Given the fact that graduation and receipt of a high school diploma are generally considered to be evidence of educational benefit (Pascoe v. Washington Cent. Sch. Dist., 1998 WL 684583 [S.D.N.Y. 1998]; Application of the Bd. of Educ., Appeal No. 05-037; see also Bd. of Educ. v. Rowley, 458 U.S. 176, 207 n.28 [1982]; Walczak v. Florida Union Free Sch. Dist., 142 F.3d 119, 130 [2d Cir. 1998] [noting that "the attainment of passing grades and regular advancement from grade to grade are generally accepted indicators of satisfactory progress" under the IDEA] see also Application of the Dep't of Educ., Appeal No. 11-114), the receipt of which terminates a student's entitlement to a FAPE (34 C.F.R. § 300.102[a][3][i]; 8 NYCRR 100.5[b][7][iii]; 200.4[i]; but see, 8 NYCRR 200.4[c][5] [noting that a student may still remain eligible for special education services even though he has advanced from grade to grade]), when taken together with the Second Circuit's standard requiring a gross violation of the IDEA during the student's period of eligibility in order for the student to qualify for an award of compensatory education (see Garro v. State of Connecticut, 23 F.3d 734, 737 [2d Cir. 1994]; Mrs. C., 916 F.2d at 75), it would appear that it would be the rare case where a student graduates with a Regents or local high school diploma and yet still qualifies for an award of compensatory education (see, e.g., J.B. v. Killingly Bd. of Educ., 990 F. Supp. 57 [D. Conn. 1997] [where student apparently graduated and received diploma prior to the district establishing the appropriate graduation requirements, court decided student had established a prima facie case of likelihood of success on the merits on a possible award of continued compensatory education]; Application of a Child with a Disability, Appeal No. 05-089; Application of the Bd. of Educ., Appeal No. 05-037).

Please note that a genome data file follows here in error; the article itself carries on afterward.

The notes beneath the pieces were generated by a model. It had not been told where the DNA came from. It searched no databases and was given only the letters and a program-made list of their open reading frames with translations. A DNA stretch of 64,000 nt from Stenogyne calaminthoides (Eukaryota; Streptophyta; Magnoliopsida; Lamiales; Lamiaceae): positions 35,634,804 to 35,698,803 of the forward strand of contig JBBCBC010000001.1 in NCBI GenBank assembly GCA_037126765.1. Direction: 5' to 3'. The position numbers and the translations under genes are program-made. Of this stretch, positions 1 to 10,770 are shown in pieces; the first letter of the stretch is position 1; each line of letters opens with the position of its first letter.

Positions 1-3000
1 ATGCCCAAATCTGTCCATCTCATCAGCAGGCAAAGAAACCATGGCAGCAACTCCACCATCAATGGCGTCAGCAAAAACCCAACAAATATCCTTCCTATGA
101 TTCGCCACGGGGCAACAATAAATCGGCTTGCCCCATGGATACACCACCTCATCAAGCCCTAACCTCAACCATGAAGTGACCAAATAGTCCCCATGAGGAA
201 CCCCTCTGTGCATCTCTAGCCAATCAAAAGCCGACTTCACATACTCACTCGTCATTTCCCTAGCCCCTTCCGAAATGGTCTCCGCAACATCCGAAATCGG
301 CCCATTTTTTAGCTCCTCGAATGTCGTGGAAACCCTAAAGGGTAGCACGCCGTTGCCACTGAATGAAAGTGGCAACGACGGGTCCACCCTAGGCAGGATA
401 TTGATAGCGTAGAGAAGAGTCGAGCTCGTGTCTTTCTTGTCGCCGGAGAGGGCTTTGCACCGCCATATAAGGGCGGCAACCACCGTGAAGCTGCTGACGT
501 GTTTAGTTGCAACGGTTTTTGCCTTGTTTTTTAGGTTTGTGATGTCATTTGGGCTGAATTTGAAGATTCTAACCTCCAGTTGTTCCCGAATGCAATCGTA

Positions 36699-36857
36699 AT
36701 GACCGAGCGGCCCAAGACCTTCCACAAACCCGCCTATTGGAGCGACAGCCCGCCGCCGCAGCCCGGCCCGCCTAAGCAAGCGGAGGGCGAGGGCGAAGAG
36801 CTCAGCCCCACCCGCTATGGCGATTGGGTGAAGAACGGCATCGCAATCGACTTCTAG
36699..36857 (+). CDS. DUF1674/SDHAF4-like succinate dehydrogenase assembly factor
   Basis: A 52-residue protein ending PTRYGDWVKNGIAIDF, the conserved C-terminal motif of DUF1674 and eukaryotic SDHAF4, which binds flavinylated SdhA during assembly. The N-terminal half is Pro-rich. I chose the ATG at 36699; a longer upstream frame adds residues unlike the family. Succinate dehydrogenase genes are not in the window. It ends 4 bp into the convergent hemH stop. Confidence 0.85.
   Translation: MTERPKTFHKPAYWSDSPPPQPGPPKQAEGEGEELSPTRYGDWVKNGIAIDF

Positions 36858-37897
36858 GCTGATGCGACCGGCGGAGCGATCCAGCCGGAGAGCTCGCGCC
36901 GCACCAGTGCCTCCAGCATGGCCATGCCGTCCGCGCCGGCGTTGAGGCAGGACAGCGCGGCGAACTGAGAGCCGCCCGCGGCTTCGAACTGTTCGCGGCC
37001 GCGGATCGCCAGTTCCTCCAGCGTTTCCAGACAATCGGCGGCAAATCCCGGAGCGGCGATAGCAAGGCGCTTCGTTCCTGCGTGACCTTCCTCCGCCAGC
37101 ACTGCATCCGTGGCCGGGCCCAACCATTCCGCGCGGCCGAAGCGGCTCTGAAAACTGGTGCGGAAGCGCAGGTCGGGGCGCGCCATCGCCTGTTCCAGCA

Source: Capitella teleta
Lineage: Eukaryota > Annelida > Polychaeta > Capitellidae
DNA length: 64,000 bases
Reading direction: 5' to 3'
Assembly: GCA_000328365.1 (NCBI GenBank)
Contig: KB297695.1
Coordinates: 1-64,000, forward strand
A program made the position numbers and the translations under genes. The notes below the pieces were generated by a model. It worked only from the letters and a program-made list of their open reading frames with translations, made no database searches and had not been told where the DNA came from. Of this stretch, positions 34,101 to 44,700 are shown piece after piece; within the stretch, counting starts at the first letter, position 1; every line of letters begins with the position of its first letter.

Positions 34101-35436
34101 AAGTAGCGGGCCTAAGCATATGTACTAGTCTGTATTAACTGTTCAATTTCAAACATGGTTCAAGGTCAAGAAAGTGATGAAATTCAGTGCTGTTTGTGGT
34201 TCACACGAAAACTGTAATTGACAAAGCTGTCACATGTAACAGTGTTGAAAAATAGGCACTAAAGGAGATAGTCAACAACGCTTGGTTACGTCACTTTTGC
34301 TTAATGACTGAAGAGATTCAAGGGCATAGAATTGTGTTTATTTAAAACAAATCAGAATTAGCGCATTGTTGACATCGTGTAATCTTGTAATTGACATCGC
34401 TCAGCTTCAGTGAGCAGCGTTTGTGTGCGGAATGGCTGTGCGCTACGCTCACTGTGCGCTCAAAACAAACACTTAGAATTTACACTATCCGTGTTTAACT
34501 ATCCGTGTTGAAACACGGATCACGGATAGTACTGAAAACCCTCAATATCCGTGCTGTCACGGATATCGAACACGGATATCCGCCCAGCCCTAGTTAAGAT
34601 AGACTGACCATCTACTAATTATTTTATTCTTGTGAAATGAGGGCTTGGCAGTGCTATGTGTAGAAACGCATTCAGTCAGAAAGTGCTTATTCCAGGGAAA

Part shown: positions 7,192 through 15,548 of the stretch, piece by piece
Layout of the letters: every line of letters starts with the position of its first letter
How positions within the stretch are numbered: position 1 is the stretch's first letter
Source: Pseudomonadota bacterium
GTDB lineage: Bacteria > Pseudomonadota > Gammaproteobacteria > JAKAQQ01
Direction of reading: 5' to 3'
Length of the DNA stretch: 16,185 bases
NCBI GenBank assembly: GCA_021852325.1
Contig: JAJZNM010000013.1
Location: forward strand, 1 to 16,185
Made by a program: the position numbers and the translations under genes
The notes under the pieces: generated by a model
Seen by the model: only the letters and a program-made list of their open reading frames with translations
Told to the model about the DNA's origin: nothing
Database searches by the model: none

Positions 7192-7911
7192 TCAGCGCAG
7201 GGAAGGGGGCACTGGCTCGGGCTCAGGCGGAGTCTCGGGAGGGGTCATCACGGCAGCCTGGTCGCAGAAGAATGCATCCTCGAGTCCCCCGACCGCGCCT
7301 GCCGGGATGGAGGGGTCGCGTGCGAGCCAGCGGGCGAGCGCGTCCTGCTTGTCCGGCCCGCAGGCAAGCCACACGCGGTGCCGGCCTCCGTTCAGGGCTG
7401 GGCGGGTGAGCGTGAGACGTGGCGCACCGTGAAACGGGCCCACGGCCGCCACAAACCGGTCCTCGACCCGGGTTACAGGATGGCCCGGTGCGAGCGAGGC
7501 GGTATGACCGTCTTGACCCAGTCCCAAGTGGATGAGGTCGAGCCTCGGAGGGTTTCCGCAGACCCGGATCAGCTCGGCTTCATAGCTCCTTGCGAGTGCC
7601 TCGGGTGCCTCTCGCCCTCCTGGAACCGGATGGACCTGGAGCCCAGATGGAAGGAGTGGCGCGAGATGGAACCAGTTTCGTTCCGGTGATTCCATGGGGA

As in Application of a Student with a Disability, Appeal No. 10-109, the hearing record in the instant matter does not present that rare case wherein a student has graduated, received a local diploma, and remains eligible for compensatory education.[8]  The hearing record demonstrates that the student received enough credits to graduate, received a local diploma, and was accepted into college (Tr. p. 81; see Dist. Ex. 2 at p. 11).[9]  There is no suggestion by the parent that any of these facts are untrue.  Assuming the parent's factual allegations as true, many of which assert procedural violations only,[10] I am hard pressed to find any plausible support for the proposition that with respect to the 2009-10 school year the student was excluded or denied special education programs and services for a substantial period of time such that a gross violation of the IDEA occurred warranting an award of compensatory education services beyond the student's period of entitlement for special education services and programs (see Garro, 23 F.3d at 737; Mrs. C., 916 F.2d at 75; Burr, 863 F.2d at 1078; Application of a Student with a Disability, Appeal No. 09-056; Application of a Child with a Disability, Appeal No. 05-089; Application of a Child with a Disability, Appeal No. 05-084; Application of the Bd. of Educ., Appeal No. 05-037; Application of a Child with a Disability, Appeal No. 05-018; Application of a Child Suspected of Having a Disability, Appeal No. 03-094).